KU: MUS-010 Evolution
Survey courses get a bum rap. The kids tend to dread them; they're prerequisites for classes they actually want to take, or they're some sort of required elective. The professors try their best, but it's often difficult to motivate a large lecture hall full of half-asleep students. I tend to resent feeling like a tap-dancing clown.
But you know, the courses actually have the possibility of being really interesting. Even though they're never going to be an in-depth look at any particular subject, they give exactly what they're supposed to provide: an overview of how a subject evolved. The hard part is avoiding the doldrums of the powerpoint/lecture hall passivity. Some professors do a good job at that type of teaching, I have no doubt; but, I need to get kids involved in the subject more tangibly. My strengths as a teacher lie in realm of interaction and engagement.
So as I said a couple of months ago, this semester I'm making a big effort to change the format of the sections I teach. They still get the necessary information, but at least half of the class each period is dedicated to their own compositions that are based in the style of the music we're currently discovering.
For example, here was today's assignment (after a brief question/answer/listening session about the development of Gregorian Chant from years 700-900):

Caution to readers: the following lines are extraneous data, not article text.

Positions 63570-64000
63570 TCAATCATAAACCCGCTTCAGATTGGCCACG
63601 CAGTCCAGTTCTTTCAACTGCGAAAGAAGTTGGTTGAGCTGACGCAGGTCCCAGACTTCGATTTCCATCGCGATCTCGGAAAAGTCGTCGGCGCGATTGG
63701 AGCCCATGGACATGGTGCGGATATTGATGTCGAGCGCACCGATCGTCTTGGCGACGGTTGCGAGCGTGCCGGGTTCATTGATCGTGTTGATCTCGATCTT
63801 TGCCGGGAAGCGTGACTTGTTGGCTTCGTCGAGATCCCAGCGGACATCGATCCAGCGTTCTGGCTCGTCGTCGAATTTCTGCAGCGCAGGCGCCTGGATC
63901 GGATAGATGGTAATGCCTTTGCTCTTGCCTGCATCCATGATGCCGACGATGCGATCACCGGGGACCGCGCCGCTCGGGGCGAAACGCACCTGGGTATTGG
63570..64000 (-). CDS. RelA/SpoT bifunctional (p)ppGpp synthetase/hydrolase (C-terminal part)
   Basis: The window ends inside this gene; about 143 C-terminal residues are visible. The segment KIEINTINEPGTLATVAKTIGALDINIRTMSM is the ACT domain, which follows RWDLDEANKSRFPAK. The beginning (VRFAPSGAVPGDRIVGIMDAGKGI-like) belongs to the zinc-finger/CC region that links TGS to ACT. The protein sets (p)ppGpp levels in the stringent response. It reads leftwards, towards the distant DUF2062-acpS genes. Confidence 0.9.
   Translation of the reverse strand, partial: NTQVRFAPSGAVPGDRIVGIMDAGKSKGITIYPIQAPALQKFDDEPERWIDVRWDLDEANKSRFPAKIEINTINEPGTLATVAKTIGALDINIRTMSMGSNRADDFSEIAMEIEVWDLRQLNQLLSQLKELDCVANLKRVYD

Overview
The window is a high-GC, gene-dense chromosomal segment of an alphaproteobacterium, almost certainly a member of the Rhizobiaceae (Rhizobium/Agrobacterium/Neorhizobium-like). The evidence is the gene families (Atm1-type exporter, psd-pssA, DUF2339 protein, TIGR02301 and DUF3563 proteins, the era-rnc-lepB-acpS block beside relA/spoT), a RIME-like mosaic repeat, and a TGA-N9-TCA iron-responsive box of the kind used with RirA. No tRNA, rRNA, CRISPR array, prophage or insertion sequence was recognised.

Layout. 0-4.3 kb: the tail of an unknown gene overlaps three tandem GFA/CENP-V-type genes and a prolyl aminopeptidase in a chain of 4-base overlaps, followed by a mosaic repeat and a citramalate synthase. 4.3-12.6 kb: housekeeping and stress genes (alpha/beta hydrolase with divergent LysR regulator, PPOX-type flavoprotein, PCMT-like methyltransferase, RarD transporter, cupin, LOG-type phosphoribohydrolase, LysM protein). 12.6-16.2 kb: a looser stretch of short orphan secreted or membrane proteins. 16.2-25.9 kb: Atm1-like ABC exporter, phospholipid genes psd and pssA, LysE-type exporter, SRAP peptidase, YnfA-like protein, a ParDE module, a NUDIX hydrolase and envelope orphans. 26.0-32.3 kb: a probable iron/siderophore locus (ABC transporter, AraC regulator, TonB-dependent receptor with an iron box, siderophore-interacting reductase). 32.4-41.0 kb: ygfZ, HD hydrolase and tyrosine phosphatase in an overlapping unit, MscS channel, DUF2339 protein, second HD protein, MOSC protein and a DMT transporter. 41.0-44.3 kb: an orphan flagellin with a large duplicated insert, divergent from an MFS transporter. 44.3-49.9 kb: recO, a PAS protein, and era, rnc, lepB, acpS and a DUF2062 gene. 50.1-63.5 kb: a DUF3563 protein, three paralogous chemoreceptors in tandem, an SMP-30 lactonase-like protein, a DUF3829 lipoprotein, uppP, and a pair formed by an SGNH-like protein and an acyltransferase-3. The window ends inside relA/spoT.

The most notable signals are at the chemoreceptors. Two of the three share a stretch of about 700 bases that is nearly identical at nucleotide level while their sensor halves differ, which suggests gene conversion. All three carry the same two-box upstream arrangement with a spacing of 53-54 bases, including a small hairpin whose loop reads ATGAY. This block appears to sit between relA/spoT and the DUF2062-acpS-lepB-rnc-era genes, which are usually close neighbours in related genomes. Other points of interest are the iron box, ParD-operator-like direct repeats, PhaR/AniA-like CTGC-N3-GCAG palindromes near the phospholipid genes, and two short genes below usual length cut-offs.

Using the ternary form cantus firmus (original chant) you wrote on Monday, first add some sort of written rhythm to your chant (instead of using spatial rhythmic notation). The long notes should be notated with a whole note, medium length notes with a half note, and short notes with a quarter note.
Friday, we'll talk about Leonin and Perotin and the School of Notre Dame. They'll add triplet-based rhythms to their second line, while still keeping their cantus firmus intact. Next Monday we'll talk about Ars Nova and Machaut, and perhaps create some sort of secular song based on the proper church modes (or else maybe part of a Mass?); they'll be able to perform their pieces on the recorder, or sing/hum the words.
My hope is that before long everyone be completely comfortable with their groups and the class, and will be able to experiment with music without feeling scared.
I believe this style of teaching has been effective so far this semester. Certainly, my classes were a little thrown off at first; they expected a lecture course, but all in all, it's working. And you know, before long, word will get out about how I teach the course and so if any student doesn't think it's for them, they'll simply sign up for a different teacher.
These lesson plans actually take longer to figure out, since I'm not just stuffing facts in my head that I will regurgitate into a lecture and then promptly forget. Applicable activities are not easy to create, but I have to say -- even from a purely selfish point of view, it's completely worth the extra time. I really think the learning curve is much higher than it has been for me in semesters past, and so I feel like I'm actually helping to educate these students. And, that's the idea, right?
Changing routine can be scary, but I think I made the right choice this time.
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